posted by glasseyes at 3:27 PM on January 30


It looks great, but isn't this minstrelism?

Short answer: no.
posted by glasseyes at 3:30 PM on January 30 [3 favorites]


So your power, your wealth, your resources define you? That's less crass than being defined by what you consume? Anyhow, from the little documentary: "They have a simple philosophy: to defy circumstance."
posted by glasseyes at 3:34 PM on January 30 [1 favorite]


So... your role as a consumer defines you.

No, your role as elegant badass defines you.
posted by swift at 5:36 PM on January 30 [6 favorites]


I think the minstrelism question is interesting, actually. My understanding is that Minstrel Shows were originally a way to cash in on the skills of African-American entertainers. Some of these entertainers' repertoire satirised the behavior of white Southerners; some of it satirised the behavior of African-Americans; some of it was simply straight entertainment. These entertainers' acts were copied by white entertainers, who were obviously less sympathetic to the African-American experience - presuming they knew much about it. I think the common point of reference between the sapeurs and Minstrel Shows is the use of dandified costumes as a sort of focal point to the performance. The original African-American performers used it as part of their satire; their imitators used it because that's what a Minstrel Show was, to them: singers with black faces and fancy, old-fashioned clothes.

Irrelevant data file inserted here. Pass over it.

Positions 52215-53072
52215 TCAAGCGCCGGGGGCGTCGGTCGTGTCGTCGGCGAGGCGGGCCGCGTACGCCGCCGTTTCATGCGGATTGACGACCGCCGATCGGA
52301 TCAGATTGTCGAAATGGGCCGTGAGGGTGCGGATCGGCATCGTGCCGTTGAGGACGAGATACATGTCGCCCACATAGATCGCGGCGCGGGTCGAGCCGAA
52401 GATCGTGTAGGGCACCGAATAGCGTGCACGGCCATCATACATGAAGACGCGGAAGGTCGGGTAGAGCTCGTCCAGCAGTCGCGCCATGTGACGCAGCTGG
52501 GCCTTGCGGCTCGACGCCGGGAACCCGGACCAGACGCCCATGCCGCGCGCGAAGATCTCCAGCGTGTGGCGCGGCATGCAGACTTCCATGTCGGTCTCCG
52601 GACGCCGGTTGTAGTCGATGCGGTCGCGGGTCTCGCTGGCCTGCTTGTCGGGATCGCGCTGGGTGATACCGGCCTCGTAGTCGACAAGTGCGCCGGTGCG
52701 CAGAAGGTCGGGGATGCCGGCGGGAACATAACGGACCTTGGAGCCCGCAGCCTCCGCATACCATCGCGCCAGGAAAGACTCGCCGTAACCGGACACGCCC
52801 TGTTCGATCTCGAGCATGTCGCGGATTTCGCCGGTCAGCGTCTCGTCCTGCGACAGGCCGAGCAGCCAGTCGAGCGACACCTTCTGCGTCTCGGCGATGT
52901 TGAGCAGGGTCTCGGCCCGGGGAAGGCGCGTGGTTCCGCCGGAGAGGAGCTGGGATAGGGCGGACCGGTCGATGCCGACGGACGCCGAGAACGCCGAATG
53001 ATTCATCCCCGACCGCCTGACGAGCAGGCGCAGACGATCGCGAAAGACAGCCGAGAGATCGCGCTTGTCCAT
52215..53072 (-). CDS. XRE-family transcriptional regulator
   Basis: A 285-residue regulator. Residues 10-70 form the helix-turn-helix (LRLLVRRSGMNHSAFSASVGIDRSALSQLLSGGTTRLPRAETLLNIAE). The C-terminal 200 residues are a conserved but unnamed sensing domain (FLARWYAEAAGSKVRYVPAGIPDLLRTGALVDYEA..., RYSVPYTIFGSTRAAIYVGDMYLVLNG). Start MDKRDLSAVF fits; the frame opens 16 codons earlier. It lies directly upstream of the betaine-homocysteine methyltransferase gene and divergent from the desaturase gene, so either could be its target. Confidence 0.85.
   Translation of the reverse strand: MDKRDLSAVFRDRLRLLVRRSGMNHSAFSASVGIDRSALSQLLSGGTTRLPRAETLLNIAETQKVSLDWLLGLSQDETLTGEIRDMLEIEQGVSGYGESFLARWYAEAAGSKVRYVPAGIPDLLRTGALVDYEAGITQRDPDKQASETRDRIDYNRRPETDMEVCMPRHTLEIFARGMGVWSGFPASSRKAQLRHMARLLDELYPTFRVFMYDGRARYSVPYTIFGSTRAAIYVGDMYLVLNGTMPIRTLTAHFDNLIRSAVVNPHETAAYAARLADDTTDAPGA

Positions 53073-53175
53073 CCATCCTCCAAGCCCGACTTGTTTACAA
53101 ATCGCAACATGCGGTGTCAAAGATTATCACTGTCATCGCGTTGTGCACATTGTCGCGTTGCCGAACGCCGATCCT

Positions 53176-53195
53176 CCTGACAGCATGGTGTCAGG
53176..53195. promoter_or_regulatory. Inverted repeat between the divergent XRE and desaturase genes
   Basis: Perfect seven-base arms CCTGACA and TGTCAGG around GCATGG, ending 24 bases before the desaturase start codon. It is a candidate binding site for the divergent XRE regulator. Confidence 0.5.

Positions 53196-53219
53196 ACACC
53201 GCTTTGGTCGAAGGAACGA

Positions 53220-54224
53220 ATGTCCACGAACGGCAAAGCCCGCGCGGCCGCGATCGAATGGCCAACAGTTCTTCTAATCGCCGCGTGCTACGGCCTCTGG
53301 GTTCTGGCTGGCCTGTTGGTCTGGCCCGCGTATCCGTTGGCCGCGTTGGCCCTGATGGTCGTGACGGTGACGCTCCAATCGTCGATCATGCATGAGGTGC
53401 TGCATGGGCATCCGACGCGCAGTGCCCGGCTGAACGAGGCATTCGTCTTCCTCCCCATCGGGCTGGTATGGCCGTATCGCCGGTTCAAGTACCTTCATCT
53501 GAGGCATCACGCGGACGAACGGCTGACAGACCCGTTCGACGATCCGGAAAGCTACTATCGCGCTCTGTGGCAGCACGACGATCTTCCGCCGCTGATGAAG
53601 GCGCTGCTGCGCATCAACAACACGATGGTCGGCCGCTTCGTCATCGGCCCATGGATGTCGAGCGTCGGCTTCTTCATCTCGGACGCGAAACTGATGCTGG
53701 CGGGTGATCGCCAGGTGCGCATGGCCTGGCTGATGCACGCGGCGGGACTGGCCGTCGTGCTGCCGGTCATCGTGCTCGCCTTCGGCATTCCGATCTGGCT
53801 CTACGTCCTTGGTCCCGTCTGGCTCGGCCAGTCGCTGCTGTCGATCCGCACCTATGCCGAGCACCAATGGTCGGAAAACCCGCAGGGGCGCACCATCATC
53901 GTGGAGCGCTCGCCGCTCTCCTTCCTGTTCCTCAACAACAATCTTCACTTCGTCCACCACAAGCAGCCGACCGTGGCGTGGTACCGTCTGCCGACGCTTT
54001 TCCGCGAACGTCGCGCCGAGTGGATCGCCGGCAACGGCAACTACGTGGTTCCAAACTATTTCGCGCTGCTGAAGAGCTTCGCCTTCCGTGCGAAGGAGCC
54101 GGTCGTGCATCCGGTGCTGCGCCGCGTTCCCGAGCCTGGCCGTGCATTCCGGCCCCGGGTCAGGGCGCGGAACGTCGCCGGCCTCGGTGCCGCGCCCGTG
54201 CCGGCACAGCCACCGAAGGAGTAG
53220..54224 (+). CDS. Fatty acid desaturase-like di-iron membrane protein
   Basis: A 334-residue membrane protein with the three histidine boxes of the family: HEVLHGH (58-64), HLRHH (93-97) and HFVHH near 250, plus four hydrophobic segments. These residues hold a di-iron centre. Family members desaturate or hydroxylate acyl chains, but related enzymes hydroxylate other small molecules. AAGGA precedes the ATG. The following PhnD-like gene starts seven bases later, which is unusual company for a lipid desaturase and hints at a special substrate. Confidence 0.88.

The sapeurs are actually not coming from a very different place. They wear dandified upper-class outfits and perform routines apparently based on those of fashion models. I suppose this is aspirational satire, like slaves or former slaves dressing in discarded finery and pretending to be plantation owners. If that was as far as it went I'd say yeah, they're coming from the same place as the original minstrels and it would only be toxic if it were appropriated by whites. But the sapeurs have apparently struck off in a new direction: it's a whole social thing, between individual sapeurs and as a sort of communal performance art; they have something of a philosophy; it's not merely imitative or satirical, but genuinely creative. So to the extent that it is similar with minstrelism I'd say it's because they're both rooted in healthy aspirational satire of people who are vastly wealthier. But it's not actually connected with minstrelism, and it's quite amazing on a number of levels. AAA+++ WOULD PONDER AGAIN.
posted by Joe in Australia at 5:53 PM on January 30 [5 favorites]


devious truculent and unreliable: It looks great, but isn't this minstrelism ?
Just as women can enjoy dressing traditionally feminine without giving up feminism, black people can dress provocatively without being minstrels. It's agency: adults have it.
posted by IAmBroom at 12:49 AM on January 31 [3 favorites]